Key Facts

Prosecutors play a preeminent role in America’s criminal justice system. While most prosecutors are ethical, a variety of factors can induce prosecutors to act in unethical ways.

Fact #1: Since 1989, there have been over 1,400 documented cases of persons who have been convicted and later exonerated (1).

Fact #2: An estimated 43% of wrongful convictions arise from misconduct involving prosecutors and other officials (1).

Fact #3: More than 90% of criminal cases are adjudicated during closed-door plea-bargain negotiations. These cases have little or no public accountability (2).

Fact #4: Many different types of ethical violations have been reported. The following are the most common types of ethical violations committed by prosecutors (3):

  • Failure to disclose exculpatory evidence (Brady violation)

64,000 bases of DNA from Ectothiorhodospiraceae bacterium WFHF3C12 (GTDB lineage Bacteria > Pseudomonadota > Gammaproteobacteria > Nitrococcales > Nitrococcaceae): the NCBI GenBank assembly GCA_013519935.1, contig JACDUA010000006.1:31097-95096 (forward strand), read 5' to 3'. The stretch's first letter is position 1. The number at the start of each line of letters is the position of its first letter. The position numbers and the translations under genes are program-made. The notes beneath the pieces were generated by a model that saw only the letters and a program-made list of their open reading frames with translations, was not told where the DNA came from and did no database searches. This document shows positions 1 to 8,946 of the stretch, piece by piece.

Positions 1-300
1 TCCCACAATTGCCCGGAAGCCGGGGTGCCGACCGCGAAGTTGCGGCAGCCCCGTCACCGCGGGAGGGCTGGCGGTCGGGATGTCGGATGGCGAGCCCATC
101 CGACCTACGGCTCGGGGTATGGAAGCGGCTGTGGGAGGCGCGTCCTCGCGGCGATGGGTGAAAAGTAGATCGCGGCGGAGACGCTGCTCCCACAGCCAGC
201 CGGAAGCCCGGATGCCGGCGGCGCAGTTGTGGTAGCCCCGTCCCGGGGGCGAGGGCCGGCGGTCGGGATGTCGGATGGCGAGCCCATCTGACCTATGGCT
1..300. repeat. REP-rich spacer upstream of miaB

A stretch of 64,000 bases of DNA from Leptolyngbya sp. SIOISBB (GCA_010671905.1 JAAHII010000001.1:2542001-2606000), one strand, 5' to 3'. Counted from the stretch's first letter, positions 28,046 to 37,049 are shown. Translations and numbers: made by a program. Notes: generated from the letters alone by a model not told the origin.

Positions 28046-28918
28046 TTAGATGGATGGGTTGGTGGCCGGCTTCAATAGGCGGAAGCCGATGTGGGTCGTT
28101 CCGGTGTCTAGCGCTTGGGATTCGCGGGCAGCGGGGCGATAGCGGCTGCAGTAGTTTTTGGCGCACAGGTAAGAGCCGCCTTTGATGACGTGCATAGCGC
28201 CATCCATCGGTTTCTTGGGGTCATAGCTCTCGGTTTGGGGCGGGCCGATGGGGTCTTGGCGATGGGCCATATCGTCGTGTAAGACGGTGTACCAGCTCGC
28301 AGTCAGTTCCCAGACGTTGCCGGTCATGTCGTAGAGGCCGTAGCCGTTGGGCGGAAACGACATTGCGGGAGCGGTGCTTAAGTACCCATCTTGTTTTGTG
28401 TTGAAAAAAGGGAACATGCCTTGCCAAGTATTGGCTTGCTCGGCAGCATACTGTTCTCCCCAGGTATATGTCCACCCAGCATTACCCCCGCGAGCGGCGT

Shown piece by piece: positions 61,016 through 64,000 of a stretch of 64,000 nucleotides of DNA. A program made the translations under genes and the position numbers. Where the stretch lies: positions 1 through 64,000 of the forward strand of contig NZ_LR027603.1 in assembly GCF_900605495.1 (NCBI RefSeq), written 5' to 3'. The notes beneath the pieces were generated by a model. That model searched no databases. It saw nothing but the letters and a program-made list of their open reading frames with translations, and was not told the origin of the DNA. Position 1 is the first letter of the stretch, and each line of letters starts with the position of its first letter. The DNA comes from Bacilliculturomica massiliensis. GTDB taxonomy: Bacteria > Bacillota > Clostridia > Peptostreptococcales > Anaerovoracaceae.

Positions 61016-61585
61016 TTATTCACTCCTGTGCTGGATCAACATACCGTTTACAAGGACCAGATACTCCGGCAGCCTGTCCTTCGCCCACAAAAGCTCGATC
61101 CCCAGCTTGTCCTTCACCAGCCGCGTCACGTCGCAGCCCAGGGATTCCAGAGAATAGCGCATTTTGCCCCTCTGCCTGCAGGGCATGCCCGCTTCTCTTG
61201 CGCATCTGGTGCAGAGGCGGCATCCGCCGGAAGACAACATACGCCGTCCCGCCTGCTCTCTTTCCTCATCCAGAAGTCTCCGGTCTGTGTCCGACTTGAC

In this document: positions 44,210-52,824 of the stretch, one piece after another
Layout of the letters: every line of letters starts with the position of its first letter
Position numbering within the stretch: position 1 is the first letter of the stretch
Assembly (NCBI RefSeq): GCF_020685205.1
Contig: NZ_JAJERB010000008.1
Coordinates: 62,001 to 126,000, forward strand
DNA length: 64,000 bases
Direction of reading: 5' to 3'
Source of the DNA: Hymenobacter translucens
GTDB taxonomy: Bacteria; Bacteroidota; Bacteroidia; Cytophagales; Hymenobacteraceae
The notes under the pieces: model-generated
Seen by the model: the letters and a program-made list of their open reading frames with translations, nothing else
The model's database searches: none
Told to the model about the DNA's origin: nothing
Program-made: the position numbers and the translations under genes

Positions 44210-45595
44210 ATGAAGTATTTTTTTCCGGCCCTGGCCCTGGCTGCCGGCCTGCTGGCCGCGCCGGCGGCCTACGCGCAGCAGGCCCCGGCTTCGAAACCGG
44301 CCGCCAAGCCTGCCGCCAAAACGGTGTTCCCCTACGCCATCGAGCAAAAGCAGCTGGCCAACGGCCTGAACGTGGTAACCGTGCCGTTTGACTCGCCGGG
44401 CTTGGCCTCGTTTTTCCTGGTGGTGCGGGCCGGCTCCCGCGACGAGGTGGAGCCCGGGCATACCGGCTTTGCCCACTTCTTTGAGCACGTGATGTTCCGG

• Use of inadmissible or false evidence/lack of candor to the court
  • Plea bargain offense
  • Inflammatory statements/witness harassment
  • Mischaracterizing the evidence
  • Vouching

Fact #5: Fewer than 2% of cases of prosecutor misconduct are subject to public sanctions. When sanctions are imposed, they are often slight (4).

Fact #6: Americans are concerned about the fairness of our criminal justice system. According to a national public opinion survey (5):

  • Over two-fifths (42.8%) of the respondents say prosecutorial misconduct is widespread
  • Two-thirds (66.8%) think the presumption of innocence is becoming lost
  • Three-quarters (74.8%) believe our legal system often does not follow the rule of ‘equal treatment under the law’


1. National Registry of Exonerations, UPDATE: 2012 The National Registry of Exonerations, April 3, 2013.

2. Sapien J. and Hernandez S. Who Polices Prosecutors Who Abuse Their Authority? Usually Nobody.

3. Center for Prosecutor Integrity. Registry of Prosecutorial Misconduct.

4. Center for Prosecutor Integrity. An Epidemic of Prosecutor Misconduct. Appendix B (2013),

5. Center for Prosecutor Integrity. Most Americans Doubt Fairness of Criminal Justice System, Reveals Center for Prosecutor Integrity. June 11, 2013.